An Essential Survival Thing You Must Have
Every survival site will give you a list of stuff you need in this bag. But that’s putting the cart before the horse. The first issue is how much “bag” can you carry? Excerpted from The Green Beret Survival Guide.
In Special Forces, the only time I had to remove someone from my A Team, the reason was simple: he could not carry the heavy weight of an operational rucksack while on a deployment. Our rucks averaged 125 150 pounds. And that’s just the ruck. Add in body armor, and load bearing equipment, now known at MOLLE (Modular Lightweight Load carrying Equipment) which was bursting with ammunition, grenades, radio, and other stuff. In essence, a joke in the army is: Man portable isn’t. Just because you can lift it off the ground for a second doesn’t mean you can carry it for dozens of kilometers. Often was the time when we needed someone’s help to pull us up off the ground once we put our arms through the straps of our rucks.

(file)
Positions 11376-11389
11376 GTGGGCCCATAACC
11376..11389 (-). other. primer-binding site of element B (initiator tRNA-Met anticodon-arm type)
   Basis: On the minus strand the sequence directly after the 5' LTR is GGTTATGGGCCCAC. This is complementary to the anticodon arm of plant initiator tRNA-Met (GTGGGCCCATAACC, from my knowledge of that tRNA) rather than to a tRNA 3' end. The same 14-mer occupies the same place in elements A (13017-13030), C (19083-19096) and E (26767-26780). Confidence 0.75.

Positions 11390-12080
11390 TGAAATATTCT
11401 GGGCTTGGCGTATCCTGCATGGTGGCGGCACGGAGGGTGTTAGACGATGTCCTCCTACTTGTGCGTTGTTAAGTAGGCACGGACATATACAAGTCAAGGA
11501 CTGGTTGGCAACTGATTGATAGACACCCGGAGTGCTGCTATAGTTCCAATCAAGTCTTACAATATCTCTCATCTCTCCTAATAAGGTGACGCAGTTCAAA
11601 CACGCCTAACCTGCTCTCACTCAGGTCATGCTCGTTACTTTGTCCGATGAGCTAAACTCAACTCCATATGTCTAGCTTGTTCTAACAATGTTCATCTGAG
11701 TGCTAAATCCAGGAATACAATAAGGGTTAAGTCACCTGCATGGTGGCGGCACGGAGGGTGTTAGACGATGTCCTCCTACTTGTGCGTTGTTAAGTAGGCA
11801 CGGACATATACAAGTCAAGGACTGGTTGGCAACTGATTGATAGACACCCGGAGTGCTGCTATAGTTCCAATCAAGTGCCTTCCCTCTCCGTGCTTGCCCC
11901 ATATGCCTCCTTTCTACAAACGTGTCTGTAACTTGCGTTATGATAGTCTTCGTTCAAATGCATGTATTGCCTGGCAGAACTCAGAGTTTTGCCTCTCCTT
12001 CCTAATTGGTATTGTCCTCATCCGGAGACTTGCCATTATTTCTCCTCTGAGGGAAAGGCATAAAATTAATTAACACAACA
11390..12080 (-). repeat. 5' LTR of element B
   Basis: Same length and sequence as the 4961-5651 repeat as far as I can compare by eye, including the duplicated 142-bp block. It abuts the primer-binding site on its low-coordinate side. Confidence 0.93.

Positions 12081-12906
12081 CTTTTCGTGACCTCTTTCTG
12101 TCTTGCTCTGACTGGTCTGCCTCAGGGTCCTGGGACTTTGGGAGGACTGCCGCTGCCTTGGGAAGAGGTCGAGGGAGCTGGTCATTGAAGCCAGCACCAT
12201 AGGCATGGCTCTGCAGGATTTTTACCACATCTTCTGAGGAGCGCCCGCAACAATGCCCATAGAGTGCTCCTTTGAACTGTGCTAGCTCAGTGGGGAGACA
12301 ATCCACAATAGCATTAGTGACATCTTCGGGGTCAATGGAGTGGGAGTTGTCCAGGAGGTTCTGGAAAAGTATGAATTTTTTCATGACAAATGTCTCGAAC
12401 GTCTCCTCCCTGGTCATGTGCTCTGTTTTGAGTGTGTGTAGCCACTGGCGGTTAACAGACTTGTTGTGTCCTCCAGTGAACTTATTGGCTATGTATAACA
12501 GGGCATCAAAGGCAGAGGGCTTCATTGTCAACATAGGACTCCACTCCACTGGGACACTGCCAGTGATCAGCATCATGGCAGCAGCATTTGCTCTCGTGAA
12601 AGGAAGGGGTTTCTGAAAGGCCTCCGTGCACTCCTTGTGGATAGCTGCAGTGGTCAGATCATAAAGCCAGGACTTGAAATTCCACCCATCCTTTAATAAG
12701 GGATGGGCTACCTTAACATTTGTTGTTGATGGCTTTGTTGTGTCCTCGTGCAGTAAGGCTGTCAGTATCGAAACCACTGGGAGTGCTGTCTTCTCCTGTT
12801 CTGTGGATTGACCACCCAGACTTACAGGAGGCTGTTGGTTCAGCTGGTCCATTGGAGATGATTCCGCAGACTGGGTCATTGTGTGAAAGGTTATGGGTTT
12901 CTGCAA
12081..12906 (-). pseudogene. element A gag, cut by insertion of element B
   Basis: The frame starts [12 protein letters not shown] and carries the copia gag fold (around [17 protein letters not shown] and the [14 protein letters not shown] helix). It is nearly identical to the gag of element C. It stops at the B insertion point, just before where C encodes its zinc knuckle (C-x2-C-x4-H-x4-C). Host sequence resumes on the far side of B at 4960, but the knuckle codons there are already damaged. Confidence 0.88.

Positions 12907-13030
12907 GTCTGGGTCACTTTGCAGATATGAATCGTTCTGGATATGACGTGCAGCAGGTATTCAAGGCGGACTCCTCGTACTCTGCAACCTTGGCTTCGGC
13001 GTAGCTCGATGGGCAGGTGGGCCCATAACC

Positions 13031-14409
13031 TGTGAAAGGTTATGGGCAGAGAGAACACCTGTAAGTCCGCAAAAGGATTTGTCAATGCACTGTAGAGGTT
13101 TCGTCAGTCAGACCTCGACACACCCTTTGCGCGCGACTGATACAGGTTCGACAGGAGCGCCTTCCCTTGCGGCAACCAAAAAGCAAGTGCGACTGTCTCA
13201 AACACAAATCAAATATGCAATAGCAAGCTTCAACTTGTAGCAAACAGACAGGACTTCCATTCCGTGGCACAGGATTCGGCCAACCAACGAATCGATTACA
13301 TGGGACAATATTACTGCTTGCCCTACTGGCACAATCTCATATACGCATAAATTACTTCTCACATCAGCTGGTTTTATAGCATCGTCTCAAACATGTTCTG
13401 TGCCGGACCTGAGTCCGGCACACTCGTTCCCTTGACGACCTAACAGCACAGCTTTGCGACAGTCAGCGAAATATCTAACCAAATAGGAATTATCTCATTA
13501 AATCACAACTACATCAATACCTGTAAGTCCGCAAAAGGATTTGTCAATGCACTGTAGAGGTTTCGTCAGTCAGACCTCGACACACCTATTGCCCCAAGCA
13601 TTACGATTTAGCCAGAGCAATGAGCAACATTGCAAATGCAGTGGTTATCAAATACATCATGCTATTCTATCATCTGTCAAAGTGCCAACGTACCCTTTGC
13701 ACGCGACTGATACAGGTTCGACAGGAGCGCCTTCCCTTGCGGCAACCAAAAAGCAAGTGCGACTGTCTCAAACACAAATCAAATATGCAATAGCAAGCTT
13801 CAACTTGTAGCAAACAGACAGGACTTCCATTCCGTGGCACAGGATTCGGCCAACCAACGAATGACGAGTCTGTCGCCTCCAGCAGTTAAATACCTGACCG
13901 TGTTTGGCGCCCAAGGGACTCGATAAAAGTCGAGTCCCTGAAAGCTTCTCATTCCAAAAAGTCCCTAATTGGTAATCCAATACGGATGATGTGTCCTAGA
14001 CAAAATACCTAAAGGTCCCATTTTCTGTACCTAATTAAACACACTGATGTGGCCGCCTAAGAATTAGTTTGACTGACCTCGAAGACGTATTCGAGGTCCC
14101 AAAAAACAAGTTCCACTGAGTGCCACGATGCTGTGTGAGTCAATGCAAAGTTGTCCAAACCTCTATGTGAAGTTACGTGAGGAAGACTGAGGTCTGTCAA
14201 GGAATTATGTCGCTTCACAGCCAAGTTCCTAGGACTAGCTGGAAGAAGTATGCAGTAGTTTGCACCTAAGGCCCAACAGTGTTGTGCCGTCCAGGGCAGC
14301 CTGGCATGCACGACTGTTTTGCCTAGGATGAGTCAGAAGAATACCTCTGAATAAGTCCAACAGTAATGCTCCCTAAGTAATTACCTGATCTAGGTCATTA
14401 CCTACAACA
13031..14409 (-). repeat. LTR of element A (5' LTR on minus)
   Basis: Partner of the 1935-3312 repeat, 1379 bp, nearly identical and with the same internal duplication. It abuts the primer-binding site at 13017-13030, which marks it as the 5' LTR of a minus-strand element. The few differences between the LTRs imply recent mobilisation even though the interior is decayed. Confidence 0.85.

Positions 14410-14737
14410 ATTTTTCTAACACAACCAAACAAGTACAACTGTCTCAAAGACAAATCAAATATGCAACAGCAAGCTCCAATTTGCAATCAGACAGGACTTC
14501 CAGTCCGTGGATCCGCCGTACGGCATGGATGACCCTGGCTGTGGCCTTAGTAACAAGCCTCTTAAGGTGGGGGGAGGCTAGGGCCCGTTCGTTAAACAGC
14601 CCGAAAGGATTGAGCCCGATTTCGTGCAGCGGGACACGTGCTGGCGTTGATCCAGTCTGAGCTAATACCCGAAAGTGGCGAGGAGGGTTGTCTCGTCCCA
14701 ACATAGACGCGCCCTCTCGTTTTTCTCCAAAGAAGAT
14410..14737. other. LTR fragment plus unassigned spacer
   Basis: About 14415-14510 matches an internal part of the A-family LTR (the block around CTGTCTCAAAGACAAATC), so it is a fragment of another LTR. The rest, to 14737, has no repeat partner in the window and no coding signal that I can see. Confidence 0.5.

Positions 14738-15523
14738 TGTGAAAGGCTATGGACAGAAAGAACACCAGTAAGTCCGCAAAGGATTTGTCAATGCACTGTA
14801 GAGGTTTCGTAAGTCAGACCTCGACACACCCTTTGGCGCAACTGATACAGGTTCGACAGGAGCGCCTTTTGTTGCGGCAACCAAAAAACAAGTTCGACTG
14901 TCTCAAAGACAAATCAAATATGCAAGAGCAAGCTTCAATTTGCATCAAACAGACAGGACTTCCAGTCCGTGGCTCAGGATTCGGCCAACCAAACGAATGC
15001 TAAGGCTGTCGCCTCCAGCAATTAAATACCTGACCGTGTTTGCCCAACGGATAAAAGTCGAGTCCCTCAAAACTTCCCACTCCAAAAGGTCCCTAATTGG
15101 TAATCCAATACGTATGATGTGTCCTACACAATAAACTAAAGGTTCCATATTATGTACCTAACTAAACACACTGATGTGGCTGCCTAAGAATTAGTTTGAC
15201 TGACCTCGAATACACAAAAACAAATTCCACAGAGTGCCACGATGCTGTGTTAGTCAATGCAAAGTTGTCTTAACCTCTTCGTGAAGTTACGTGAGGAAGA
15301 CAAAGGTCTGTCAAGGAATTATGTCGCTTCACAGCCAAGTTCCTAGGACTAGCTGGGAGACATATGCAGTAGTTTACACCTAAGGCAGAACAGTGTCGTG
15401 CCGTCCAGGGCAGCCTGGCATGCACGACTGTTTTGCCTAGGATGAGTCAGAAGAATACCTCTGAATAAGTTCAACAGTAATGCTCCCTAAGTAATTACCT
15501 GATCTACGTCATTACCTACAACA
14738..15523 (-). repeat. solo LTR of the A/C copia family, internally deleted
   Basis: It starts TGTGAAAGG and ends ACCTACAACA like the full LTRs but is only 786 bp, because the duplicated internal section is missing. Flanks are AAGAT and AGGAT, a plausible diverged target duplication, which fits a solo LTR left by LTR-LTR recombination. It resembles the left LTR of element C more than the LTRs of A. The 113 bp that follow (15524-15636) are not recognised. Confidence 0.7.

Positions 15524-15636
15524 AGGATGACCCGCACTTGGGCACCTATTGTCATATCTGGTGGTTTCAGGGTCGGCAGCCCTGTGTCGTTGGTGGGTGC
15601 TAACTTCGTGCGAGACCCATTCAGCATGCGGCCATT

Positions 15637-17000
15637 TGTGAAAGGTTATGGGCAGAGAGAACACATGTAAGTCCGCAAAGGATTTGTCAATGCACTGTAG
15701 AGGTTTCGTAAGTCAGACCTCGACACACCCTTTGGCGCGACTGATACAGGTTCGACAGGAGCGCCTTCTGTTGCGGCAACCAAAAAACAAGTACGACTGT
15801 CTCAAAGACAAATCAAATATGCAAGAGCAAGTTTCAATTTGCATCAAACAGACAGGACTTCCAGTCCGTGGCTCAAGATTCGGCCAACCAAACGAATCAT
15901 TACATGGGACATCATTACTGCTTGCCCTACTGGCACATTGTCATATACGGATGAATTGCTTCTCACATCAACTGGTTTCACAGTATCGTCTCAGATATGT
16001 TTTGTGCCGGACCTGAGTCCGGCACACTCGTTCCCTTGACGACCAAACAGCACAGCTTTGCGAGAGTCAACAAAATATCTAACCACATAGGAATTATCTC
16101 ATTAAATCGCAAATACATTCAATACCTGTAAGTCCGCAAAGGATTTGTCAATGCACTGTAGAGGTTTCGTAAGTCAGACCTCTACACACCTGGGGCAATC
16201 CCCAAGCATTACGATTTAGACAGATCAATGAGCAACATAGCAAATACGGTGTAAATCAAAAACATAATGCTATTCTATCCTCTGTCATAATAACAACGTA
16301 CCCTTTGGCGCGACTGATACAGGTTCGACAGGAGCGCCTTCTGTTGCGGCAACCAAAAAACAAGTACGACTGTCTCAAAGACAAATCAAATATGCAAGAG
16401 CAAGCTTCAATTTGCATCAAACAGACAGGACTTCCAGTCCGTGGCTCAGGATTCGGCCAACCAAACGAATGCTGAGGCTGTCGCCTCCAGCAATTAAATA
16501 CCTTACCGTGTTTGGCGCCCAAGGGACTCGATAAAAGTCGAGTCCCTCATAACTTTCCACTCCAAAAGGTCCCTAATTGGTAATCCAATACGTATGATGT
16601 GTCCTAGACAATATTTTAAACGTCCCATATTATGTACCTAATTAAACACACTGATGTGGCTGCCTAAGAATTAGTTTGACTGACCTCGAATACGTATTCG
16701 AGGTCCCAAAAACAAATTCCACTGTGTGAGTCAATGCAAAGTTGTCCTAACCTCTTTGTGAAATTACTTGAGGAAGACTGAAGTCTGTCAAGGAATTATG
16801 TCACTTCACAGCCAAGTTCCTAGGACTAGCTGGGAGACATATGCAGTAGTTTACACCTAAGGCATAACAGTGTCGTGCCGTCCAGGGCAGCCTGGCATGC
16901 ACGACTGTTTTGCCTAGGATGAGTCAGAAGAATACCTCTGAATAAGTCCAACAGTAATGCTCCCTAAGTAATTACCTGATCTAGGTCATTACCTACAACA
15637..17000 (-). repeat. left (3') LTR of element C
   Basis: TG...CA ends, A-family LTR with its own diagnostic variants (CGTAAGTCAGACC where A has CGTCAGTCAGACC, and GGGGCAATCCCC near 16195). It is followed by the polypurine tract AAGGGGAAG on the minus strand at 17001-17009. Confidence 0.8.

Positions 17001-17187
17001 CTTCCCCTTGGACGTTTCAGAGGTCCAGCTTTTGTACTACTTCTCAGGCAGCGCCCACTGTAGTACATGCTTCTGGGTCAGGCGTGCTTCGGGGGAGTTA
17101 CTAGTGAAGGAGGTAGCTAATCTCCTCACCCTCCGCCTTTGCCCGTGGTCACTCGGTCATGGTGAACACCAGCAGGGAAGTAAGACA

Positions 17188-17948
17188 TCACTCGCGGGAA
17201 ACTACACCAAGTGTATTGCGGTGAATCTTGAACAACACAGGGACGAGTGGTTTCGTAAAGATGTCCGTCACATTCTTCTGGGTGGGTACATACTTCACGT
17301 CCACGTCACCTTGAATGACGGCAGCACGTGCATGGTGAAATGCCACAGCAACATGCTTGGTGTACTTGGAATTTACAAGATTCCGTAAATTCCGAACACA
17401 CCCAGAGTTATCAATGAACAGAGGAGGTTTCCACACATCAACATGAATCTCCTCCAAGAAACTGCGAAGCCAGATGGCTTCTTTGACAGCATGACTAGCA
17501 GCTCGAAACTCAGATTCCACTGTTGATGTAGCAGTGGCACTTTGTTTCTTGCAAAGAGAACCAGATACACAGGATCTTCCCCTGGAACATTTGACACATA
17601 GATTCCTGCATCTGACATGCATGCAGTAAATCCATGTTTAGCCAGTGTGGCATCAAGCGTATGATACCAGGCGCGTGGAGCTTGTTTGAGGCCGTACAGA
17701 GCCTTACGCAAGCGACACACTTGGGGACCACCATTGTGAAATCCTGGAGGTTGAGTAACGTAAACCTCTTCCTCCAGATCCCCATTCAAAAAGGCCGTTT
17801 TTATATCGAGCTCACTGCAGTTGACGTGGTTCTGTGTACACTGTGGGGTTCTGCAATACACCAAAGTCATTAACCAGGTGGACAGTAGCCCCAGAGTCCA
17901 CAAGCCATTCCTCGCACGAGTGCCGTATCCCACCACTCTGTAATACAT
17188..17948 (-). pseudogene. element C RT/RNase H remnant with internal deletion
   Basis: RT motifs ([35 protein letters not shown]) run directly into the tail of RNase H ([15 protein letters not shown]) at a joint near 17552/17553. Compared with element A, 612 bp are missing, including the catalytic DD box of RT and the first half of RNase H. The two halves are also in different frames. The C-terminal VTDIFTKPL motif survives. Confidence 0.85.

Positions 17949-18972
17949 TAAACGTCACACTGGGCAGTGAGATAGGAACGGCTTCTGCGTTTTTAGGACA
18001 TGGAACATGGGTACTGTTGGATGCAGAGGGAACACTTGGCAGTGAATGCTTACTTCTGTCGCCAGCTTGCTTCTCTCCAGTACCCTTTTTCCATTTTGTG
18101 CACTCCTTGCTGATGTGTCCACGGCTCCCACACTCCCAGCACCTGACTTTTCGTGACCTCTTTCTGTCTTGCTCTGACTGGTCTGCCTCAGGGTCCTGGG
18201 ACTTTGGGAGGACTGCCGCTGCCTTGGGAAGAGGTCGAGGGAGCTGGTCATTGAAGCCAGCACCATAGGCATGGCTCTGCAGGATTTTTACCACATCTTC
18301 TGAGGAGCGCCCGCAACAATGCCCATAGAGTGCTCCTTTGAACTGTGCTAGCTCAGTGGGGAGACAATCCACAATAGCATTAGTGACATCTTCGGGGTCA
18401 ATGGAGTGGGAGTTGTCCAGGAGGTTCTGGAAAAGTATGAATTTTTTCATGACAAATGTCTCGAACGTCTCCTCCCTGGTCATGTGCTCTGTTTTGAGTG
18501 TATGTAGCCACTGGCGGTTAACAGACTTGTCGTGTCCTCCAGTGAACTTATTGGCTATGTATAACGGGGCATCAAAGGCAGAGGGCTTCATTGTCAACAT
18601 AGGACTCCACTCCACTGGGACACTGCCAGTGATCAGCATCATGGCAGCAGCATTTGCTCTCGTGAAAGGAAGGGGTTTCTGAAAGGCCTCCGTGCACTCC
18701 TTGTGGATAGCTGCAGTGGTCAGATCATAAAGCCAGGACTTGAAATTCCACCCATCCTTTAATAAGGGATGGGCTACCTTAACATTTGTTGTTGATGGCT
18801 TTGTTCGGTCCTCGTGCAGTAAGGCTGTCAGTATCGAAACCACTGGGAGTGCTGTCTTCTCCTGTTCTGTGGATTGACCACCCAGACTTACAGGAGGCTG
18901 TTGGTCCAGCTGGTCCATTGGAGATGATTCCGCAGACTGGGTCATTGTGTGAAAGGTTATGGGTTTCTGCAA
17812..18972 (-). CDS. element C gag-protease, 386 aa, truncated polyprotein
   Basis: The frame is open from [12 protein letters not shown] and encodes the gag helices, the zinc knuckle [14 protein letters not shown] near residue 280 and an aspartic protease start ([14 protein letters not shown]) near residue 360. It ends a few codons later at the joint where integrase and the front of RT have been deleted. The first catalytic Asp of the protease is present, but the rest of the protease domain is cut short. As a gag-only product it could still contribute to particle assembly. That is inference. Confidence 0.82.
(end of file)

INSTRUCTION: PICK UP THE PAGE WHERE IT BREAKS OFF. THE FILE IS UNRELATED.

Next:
We were required by SOP to have our gear packed and ready in the team room for immediate deployment. We tested this concept during the Gut Check by alerting teams, then supervising them as they loaded out, making s Burberry Factory Outlet ure they took their rucksacks as they were, not allowing any repacking or adding of gear or supplies. This made everyone take the SOP very, very seriously as they had to live with that ruck for a couple of weeks while on the Gut Check, or on an operation where their lives depended on it.
Optimally, you’d want to take everything with you. But you can’t. Sitting in isolation, we’d cut down our rations, removing such unnecessary weight as plastic spoons. When it came down to deciding between a ration and bullets, the decision leaned toward the latter. So there is no one right bag. You have to configure your G bag to your situation and your surrounding environment. Prioritize depending on what you envision your survival needs being.